Ohio’s electoral votes have favored the winning candidate in 93 percent of presidential elections since 1900, and most polls currently show Republican nominee Donald Trump winning Ohio by a small margin this November. With so much at stake in the Buckeye state, now is not the time for a protest vote.
While most Obies will likely not cast a ballot for Trump, they might commit an act just as dangerous by voting for a third-party candidate this election or deciding not to vote at all. Perhaps this decision is motivated by a desire to abstain from an election in which many feel like they must choose between “the lesser of two evils.” Or maybe some are still riding Senator Bernie Sanders’ momentum from the primary and believe now is the time to revolutionize and change the system. Either way you spin it, the logic flops.
The reality is that Sanders’ campaign is over, the Green Party’s Jill Stein will not be the next U.S. president and neither will Libertarian Gary Johnson. Like it or not, this is the political reality that voters must reckon with in approximately five weeks: It’s Donald Trump or Hillary Clinton.
Most voting-age students are too young to remember the 2000 presidential election in which former President George W. Bush defeated Democratic nominee Al Gore by only five electoral votes. Bloggers and political science buffs love to argue over whether the Green Party’s Ralph Nader acted as a spoiler for Gore in the election. While many factors could have swung the results either way, one of them was most certainly Nader, who received 97,000 votes in Florida, likely tipping the state’s 25 electoral votes to Bush. As of Sept. 23 polls, Real Clear Politics estimates 1.8 percent of Ohio votes going to Stein. If those votes went to Clinton instead, the race would suddenly become much closer.
To decline to vote or to vote for a candidate whose chances at defeating Trump are exceptionally slim is not only illogical but an act of privilege. Both President Barack Obama and Senator Bernie Sanders have reiterated the importance of voting. To allow Trump to get ahead is to spit in the face of many Americans for whom the election’s result is literally a life or death situation.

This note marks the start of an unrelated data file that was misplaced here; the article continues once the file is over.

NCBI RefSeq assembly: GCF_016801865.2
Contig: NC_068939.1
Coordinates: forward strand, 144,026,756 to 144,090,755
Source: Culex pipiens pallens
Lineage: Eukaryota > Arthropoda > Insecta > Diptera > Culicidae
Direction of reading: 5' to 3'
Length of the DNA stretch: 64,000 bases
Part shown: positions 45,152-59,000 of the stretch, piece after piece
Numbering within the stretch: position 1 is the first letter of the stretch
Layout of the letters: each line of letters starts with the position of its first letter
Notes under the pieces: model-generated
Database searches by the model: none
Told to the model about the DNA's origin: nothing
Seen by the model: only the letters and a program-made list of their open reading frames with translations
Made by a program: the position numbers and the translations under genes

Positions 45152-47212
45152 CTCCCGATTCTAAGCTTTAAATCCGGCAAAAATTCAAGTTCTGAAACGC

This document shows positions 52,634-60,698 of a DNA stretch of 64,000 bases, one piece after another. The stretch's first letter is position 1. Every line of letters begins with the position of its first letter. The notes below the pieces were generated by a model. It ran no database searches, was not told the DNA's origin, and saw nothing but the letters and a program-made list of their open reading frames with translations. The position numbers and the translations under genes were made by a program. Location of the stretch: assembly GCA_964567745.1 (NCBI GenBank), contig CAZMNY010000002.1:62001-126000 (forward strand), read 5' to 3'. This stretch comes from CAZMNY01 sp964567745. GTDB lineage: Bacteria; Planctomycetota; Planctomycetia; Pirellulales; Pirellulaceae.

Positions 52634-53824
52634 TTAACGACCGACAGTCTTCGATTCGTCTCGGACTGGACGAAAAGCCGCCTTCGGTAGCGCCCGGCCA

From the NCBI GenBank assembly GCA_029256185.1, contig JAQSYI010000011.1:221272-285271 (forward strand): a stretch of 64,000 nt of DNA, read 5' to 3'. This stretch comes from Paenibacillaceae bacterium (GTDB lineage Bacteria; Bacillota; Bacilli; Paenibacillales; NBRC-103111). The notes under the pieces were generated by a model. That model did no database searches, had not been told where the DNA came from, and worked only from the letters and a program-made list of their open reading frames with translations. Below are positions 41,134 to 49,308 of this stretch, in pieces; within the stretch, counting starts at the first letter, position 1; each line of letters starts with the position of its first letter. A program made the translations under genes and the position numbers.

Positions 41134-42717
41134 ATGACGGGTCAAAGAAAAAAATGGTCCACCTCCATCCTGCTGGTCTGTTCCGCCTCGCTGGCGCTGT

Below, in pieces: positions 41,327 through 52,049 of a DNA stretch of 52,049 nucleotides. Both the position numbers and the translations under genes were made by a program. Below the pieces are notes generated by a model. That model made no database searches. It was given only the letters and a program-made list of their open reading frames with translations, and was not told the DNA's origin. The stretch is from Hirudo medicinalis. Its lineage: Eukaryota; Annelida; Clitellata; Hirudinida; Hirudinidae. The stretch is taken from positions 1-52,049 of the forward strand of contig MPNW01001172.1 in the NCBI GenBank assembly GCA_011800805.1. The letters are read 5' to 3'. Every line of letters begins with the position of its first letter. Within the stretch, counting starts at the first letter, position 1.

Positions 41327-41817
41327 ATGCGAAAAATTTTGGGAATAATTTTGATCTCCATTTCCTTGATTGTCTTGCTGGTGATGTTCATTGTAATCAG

“I represent the poor, I represent the condemned, I represent the people who live on the margins of society — for them, their lives are at stake,” said acclaimed public interest lawyer and Equal Justice Initiative-founder Bryan Stevenson in a recent video. “I’ve got clients who might be executed depending on who wins an election. I represent people who might die depending on who will provide health coverage to them or not. I represent people who are facing deportation, whose freedom turns on who wins an election.”
Stevenson makes the point that while most voters have the privilege not to fear for their life at the thought of a Trump presidency, some can only hope that voters won’t throw away their votes.
“If you don’t want to vote for yourself, vote for them,” Stevenson said.
Who we elect determines whether our government and Supreme Court Justices will support all Americans or strip entire communities of their rights. It’s no secret that Trump has called for “punishment” of women who opt for abortions, a ban on Muslims entering the country and erecting a wall at the Mexican border. Who we elect determines whether these plans will have a chance at fruition.
Holding out for a perfect candidate and taking a symbolic stand against an arguably flawed two-party system has no place in the 2016 election when the future of the country is precariously perched at a historical turning point. The risk of a Trump presidency is too great to disengage from the reality that voting for a third party, or simply not at all, will allow him a straight path to the White House.